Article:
Conrad Seipp is a German immigrant who came to the United States in 1849 at the age of 25. He married Maria Teutsch and had three children. Before he became a Beer Baron in Chicago, he was a beer wagon driver for Miller Brothers brewery. Then he became an owner of a small hotel before he bought a small beer factory in 1854. A year after, his brewery was burned down. Conrad didn’t give up and rebuilt his company out of brick with underground cellars, a malt floor and family living quarters. After Maria died in 1866, he married Catherine Orb, and together they have five children.
Business seemed to be progressing which was producing 1000 barrels of beer in its first year. In 1858 he partnered with M. Frederick Lehmann to expand their business. In just ten years they produced 50,000 barrels of beers yearly. Seipp and Lehmann’s brewery grew to become one of the largest in the United States. But Lehmann died in an accident, so Seipp bought his partner’s shares and renamed his business to Conrad Seipp Brewing Company.
Seipp died in 1890, soon after Black Point was completed. His company was sold to British investors who merged with other brewing businesses in Chicago. Seipp family member continued to work at the brewery, but later their production exceeded by its competitors. The company was closed in 1933.
The Encyclopedia of Chicago has this entry for the Seipp (Conrad) Brewing Co.:
Conrad Seipp, an immigrant from Germany, started making beer in Chicago in 1854, after buying a small brewery from Mathias Best. By 1856, Seipp had six employees, who helped him produce about 1,100 barrels of beer each year. In 1858, Frederick Lehman joined the company, which became Seipp & Lehman. By the end of the 1860s, when Seipp & Lehman was one of Chicago’s leading brewers, about 50 employees made more than 50,000 barrels of beer (worth close to $500,000) per year. After Lehman died in 1872, Seipp organized the Conrad Seipp Brewing Co. Dominating the Chicago beer market by the late 1870s, Seipp was among the largest breweries in the United States, producing over 100,000 barrels a year. After Conrad Seipp died in 1890, the company merged with several smaller Chicago breweries to form the City of Chicago Consolidated Brewing & Malting Co., which was controlled by British investors, although Seipp was allowed to operate with considerable autonomy and under the Seipp name. At the turn of the century, the Seipp brewery was still active; annual output had reached about 250,000 barrels. The widespread establishment of neighborhood liquor stores around 1910 siphoned off sales from Seipp and other city breweries, but Seipp managed to stay afloat by introducing home beer deliveries. Grain and coal shortages during World War I stifled Seipp’s production before the enactment of Prohibition in 1919 dealt a devastating blow to the beer industry as a whole. The company limped along through the Prohibition years by producing low-alcohol “near bear” and distributing soda pop. Many speculated that Seipp also produced bootleg beer for the Torrio-Capone crime organization. Ironically, Seipp operations ceased in 1933, just before Prohibition was lifted. The brewery was destroyed that year to make room for a new hospital.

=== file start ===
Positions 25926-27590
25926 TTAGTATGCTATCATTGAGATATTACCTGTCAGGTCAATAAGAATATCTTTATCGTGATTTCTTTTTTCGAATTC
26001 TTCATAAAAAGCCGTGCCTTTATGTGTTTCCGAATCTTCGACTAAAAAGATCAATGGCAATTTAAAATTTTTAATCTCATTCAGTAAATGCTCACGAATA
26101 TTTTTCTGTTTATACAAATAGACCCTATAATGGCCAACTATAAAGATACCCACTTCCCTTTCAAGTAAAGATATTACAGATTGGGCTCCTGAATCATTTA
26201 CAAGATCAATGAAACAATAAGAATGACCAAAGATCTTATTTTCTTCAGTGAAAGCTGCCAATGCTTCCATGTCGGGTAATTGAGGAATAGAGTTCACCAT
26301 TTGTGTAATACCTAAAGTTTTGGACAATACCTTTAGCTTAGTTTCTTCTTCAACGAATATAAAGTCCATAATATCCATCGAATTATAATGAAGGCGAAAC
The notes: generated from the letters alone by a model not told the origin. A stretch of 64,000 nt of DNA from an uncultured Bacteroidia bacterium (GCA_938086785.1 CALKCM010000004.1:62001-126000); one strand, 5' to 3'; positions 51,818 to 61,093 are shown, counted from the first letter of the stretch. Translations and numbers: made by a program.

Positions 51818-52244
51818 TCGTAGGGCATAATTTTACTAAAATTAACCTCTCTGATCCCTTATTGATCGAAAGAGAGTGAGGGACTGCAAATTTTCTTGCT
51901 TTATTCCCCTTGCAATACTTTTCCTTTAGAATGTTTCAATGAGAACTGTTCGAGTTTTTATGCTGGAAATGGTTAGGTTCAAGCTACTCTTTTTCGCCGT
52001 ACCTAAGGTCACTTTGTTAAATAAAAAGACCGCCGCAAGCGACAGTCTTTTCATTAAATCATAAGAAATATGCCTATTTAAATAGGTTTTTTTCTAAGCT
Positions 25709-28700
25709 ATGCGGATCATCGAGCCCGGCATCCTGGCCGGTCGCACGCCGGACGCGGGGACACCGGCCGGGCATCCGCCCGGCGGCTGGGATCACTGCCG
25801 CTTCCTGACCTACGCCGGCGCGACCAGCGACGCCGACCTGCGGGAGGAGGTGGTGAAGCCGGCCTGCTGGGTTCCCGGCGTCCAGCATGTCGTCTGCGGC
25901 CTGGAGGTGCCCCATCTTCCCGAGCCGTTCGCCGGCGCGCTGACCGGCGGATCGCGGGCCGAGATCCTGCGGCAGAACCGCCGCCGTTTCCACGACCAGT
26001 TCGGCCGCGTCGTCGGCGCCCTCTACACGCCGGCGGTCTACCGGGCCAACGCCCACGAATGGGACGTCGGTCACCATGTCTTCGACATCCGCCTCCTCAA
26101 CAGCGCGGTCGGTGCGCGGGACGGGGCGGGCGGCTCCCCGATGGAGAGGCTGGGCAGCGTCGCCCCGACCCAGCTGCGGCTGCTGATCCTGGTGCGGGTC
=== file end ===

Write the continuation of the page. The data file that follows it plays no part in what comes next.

And here’s a curious artifact, a press release from the Conrad Seipp Brewery from May 4, 1879.
Only Lager Beer! Conrad Seipp’s Brewery Ships Genuine Lager Beer Only
Lager beer is the demand of the day! There was a time when the public preferred fresh beer, and brewers conformed to the fashion. There were also other factors involved: The tremendous increase in beer consumption and inadequate storage facilities which prevented an accumulation of what brewers considered an “adequately seasoned supply”. The public eventually became aware that fresh beer was not a particularly healthful beverage and thus public opinion clamored again for genuine Lager Beer.
Among those brewers who always have a large stock of well-seasoned beer on hand and need not substitute a hurried, artificially aged produce, is the Conrad Seipp Brewing Company. There has hardly been a period in the Company’s 2history when such a large supply for summer consumption has been available. According to official figures of the revenue collector, Seipp’s Brewery sold 108,000 barrels of beer between May 1, 1878 and April 30, 1879. Aside from this colossal amount the government report shows that a tremendous quantity was stored in the Brewery’s recently enlarged cellars–41,671 large barrels.
These figures are not mere estimates or exaggerations. They are accurate and are taken from official statements–showing the amount registered by the Revenue Department, and, quite aside from the fact that the Seipp Brewing Company has no intention of cheating the government, a falsification of these reports is not an easy matter, and if the Company claims to have a larger stock in storage than is actually available, then the Brewery would be faced with the problem of paying large additional sums for taxes.
The public can therefore rest assured that the Seipp Brewery had the above-mentioned quantity of beer in stock on May 1, this year, that is: 41,671 full 3barrels, and it is therefore quite evident that this large quantity was not brewed in a day or two; it required almost five months. Obviously, anyone seeing the sign “Seipp’s Beer” displayed by a saloon will be convinced that genuine, healthful Lager Beer is on tap.
That such a large concern as the Conrad Seipp Brewing Company makes special efforts to provide its customers with genuine Lager Beer augurs well and proves that even in this endeavor time-tried products will reassert themselves and make short shrift of “quick production processes”.
Ere long other breweries must emulate the good example–if they have not already done so–and the public can then drink confidently the usual morning, noon, or evening quota without harmful after effects resulting from a hurriedly mixed, artificially fermented concoction; a wholesome, slowly and properly seasoned brew is now available.